The distance between my two homes is about 210 miles. I’m a New Yorker who lives in Boston.
New York is the home my parents made for me. All my peeps are there. The Big Apple’s in my DNA – in the tone and cadence of my voice. Regardless of where I go, my birth certificate and passport identify me as a native of the greatest city in the world. Just like the song says, “I want to wake up in a city that doesn’t sleep…” We talk fast, and we walk fast, like a type-A personality after a couple of cans of Red Bull. Go people watching in Times Square and you’ll see what I mean. My favorite piece of architecture is the Chrysler Building. Favorite hotel, the Algonquin. Favorite drink, the egg cream, of course. Growing up in Queens made me a Mets fan. For life. Because I’m of the belief that when it comes to baseball, you stick with your home team, no matter what.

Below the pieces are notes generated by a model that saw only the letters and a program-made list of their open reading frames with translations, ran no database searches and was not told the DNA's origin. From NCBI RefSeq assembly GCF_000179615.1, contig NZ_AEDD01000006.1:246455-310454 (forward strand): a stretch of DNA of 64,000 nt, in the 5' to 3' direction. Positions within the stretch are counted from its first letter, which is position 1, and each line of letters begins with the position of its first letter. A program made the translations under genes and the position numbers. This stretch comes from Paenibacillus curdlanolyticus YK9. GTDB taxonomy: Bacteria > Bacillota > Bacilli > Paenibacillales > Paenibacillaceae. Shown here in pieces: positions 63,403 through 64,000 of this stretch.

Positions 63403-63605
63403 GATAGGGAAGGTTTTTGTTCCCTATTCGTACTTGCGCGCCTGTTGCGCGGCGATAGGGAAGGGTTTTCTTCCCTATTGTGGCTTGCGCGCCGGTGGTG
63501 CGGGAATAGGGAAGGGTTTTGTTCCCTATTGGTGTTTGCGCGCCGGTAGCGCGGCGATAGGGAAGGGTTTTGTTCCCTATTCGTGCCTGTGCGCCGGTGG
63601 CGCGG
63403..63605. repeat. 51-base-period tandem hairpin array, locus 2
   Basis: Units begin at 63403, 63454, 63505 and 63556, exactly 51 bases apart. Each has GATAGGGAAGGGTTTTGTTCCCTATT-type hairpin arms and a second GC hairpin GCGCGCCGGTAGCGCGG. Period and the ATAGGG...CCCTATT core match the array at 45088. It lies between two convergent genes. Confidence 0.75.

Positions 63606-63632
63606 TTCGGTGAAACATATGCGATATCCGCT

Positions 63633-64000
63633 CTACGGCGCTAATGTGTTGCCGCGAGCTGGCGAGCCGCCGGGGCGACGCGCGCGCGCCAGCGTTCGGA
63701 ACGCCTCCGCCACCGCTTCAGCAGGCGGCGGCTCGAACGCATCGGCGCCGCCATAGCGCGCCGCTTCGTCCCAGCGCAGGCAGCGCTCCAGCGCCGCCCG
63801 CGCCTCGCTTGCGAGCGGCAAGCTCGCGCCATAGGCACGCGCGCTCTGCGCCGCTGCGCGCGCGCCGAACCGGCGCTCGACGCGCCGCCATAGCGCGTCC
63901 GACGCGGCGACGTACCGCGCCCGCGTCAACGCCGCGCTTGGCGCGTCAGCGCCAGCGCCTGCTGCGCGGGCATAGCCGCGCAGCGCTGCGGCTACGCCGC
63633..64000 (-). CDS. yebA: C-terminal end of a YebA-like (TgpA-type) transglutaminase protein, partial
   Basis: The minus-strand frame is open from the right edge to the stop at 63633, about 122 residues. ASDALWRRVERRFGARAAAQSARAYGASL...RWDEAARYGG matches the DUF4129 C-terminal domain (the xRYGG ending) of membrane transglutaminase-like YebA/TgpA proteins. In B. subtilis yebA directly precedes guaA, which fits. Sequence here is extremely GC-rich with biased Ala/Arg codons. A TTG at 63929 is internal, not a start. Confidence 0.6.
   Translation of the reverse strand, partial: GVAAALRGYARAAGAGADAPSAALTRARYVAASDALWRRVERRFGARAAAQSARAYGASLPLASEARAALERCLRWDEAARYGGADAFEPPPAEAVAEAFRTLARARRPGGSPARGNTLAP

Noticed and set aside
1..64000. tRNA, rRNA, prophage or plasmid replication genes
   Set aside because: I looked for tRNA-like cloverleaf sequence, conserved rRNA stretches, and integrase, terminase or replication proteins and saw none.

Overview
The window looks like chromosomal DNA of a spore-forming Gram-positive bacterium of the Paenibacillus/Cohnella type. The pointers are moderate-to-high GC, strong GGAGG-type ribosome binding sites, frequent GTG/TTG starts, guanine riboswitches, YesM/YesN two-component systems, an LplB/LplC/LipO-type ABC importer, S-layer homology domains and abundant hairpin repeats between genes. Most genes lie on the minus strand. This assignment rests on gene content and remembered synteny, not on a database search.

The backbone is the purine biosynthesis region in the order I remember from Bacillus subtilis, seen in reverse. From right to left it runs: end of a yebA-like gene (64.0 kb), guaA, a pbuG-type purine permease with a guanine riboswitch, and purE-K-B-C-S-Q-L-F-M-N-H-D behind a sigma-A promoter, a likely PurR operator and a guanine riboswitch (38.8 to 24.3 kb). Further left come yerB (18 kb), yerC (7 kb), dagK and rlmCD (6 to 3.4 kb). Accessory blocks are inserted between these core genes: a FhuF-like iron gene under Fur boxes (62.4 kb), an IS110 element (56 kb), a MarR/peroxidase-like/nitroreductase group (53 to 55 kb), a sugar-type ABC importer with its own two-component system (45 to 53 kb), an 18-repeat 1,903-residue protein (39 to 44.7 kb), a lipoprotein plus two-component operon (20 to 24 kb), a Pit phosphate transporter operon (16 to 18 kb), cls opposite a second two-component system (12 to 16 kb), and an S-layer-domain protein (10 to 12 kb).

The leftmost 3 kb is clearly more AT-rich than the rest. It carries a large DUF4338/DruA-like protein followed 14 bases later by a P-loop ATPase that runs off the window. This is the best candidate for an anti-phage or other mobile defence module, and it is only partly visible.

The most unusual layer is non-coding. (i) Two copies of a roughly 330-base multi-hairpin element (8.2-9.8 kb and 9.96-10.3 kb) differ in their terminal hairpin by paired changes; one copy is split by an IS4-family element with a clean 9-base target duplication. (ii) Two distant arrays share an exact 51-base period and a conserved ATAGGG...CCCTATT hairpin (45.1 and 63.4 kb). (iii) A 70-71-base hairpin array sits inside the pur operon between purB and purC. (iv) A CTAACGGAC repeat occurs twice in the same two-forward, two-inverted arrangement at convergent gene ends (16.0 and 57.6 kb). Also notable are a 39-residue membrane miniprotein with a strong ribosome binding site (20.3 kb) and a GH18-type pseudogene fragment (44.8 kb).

Boston is the home I made for myself. The day I moved to the Bay State I heard the Standells’ song about the Charles River playing on the car radio, “…Well I love that dirty water, oh, Boston you’re my home,” and I was hooked. I fell in love with the swan boats in the Public Garden, the Citgo sign, and Filene’s Basement. Despite my proximity to Fenway Park, I am not, and never will be, a member of Red Sox Nation. I did, however, fall hard for the Bruins. Apparently my home team rule doesn’t apply to hockey. We’re called Beantown, The Hub, and more recently “Title Town.” And the water? Not so dirty.
My tale of two cities is a love story. When I’m in New York, it feels like home. Yet when I leave to go back to Boston, I’m on my way home. And visa versa. It may sound confusing, but not to me. Home is where the heart is.